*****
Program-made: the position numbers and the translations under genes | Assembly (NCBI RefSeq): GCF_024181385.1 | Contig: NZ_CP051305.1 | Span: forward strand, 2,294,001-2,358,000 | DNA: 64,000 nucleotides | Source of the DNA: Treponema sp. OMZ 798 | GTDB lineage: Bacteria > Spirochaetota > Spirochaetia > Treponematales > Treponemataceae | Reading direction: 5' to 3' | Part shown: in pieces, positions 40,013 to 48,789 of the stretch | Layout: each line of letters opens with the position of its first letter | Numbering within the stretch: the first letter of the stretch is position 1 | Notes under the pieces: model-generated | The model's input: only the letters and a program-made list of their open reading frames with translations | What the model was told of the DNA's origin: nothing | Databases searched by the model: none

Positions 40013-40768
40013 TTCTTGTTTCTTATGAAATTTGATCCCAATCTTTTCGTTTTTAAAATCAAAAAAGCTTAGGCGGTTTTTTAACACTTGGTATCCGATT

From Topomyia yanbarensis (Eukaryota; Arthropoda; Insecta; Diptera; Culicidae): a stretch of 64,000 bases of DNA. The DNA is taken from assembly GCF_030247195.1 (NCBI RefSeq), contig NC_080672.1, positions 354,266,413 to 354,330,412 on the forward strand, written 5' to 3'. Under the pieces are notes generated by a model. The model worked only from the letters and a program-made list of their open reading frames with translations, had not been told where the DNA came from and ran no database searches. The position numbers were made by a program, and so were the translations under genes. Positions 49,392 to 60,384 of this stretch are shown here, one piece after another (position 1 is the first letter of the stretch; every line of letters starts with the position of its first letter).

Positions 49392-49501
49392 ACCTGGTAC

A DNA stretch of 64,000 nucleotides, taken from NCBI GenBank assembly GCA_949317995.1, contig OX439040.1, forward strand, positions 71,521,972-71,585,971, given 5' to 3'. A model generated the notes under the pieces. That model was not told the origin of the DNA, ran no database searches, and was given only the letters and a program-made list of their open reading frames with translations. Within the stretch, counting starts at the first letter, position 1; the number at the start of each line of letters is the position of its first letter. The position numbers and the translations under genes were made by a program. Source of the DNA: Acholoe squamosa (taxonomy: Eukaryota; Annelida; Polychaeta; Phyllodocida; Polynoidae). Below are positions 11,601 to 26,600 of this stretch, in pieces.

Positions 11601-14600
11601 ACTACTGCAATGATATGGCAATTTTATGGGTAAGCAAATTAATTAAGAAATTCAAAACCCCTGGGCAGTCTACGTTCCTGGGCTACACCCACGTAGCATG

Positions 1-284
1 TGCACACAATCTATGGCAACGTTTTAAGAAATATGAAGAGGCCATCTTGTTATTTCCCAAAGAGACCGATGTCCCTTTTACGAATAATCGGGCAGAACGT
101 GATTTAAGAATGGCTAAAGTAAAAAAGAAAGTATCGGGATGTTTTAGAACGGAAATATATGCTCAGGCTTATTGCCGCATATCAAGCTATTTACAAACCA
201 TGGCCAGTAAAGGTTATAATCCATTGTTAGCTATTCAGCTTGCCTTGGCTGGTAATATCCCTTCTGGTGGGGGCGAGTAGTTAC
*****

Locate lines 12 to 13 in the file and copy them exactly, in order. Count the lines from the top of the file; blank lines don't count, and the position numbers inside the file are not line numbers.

101 GATTTAAGAATGGCTAAAGTAAAAAAGAAAGTATCGGGATGTTTTAGAACGGAAATATATGCTCAGGCTTATTGCCGCATATCAAGCTATTTACAAACCA
201 TGGCCAGTAAAGGTTATAATCCATTGTTAGCTATTCAGCTTGCCTTGGCTGGTAATATCCCTTCTGGTGGGGGCGAGTAGTTAC